A Wave of Hypercriticism
The Epistles of “Paul” revered by Protestants probably weren’t written by Apostle Paul.
This shocking assertion was made not last week by some liberal preacher or village atheist, but over a hundred years ago by Willem Van Manen, one of the “Dutch Radical” New Testament critics of the late nineteenth century. His English-language essays are very instructive about his views on the “Pauline” epistles, and Tellectual Press has published them in A Wave of Hypercriticism.
The book was compiled and edited by Robert M. Price from digital files provided by one of his fans, Steven Stiles, who’d done OCR work on the van Manen essays from scans of musty old pages. Bob wrote an Introduction and Afterword to the compilation and oversaw Ed’s efforts to make van Manen readable by splitting up his monumentally long paragraphs. It’s available for the Amazon Kindle, the Barnes & Noble Nook, and in trade paperback.
Van Manen “began as a skeptic, eager to debunk and to refute” those few of his fellow countrymen who were questioning Paul’s authorship of even the so-called “undisputed” epistles, says Dr. Price in his Introduction. The deeper van Manen “delved into the issues and the arguments, the more he began to see their point and, worse yet, to suspect they were right.” Van Manen was finally able to shrug off the shackles of pious obligation, directing himself, as he urged others in 1898, to undertake “free and impartial research as to the authenticity of the Pauline leading epistles.”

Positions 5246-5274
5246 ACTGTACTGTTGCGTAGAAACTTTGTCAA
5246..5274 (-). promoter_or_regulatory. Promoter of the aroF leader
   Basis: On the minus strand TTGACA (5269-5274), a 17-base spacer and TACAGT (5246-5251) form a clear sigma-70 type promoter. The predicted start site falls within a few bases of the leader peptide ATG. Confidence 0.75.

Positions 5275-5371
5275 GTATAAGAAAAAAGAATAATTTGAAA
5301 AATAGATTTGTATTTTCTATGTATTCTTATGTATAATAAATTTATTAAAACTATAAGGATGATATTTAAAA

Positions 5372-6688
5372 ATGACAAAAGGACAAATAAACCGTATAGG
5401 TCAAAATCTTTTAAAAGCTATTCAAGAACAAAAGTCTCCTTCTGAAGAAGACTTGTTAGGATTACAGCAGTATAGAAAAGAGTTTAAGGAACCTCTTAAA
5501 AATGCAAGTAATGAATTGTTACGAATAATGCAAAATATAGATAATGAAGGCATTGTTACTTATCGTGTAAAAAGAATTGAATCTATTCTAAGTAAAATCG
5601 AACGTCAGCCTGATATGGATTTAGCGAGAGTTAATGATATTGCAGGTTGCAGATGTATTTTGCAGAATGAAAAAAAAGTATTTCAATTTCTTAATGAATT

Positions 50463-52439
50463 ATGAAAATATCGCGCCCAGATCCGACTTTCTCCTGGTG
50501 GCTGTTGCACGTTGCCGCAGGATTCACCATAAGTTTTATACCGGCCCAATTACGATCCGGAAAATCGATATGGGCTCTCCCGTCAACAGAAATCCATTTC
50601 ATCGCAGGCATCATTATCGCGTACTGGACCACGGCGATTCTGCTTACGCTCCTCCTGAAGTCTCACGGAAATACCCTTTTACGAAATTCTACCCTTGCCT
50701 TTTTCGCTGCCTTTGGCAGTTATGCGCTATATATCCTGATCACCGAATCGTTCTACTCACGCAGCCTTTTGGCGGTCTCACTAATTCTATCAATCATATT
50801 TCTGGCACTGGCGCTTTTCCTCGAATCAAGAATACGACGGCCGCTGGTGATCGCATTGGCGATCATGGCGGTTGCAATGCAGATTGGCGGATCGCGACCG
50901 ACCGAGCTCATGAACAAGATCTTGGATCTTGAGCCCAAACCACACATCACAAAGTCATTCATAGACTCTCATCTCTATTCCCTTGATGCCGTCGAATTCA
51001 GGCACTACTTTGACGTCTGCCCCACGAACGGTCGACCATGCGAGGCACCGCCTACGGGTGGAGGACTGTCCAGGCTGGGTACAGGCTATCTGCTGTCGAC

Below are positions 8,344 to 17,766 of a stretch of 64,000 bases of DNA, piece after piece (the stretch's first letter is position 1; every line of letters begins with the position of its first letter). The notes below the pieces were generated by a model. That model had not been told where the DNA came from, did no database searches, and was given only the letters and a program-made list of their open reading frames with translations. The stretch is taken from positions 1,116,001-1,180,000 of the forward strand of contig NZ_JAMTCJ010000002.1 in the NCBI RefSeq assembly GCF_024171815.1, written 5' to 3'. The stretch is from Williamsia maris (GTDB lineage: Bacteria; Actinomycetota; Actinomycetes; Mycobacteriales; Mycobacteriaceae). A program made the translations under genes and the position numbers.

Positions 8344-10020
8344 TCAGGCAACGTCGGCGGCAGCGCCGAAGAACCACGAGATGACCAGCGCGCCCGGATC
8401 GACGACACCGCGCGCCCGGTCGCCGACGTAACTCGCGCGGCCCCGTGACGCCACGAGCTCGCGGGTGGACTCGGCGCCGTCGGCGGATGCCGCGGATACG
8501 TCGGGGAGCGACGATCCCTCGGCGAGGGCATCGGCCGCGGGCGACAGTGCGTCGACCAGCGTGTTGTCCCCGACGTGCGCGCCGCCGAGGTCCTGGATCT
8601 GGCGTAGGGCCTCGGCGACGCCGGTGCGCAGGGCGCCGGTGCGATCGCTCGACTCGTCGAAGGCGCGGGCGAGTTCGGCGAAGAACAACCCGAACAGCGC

If you want to get “acquainted with the Pauline leading epistles” for the purpose of arriving at “a possible answer to the question as to their origin,” van Manen urges you to “read and study them according to form and contents without cherishing beforehand a decided opinion as to their origin.” Simple, sensible advice. Who can argue with it?
Yet how many Bible readers and proponents (the latter category far outnumbering the former) are mentally capable of such a dramatic step, even today? They “cherish beforehand” a most decided opinion indeed, not just about Romans, Corinthians, et al., but the entire motley collection of sixty-six ancient books. Many have a hard time acknowledging any flaws in the supposedly inerrant “Word of God,” even about the most blatant and transparent contradictions.1
Whether they “begin by accepting the authenticity or not,” van Manen admonished his fellow scholars to “always leave room for the opposite opinion.” Otherwise, their attempt to explain the text “is not free but bound, bound to tradition, bound to fiction.” You can see why even liberal Protestants have a hard time with this. What’s at stake, says Dr. Price in his Afterword, “is the undermining of the very foundation of Protestant theological authority: the Apostle Paul.”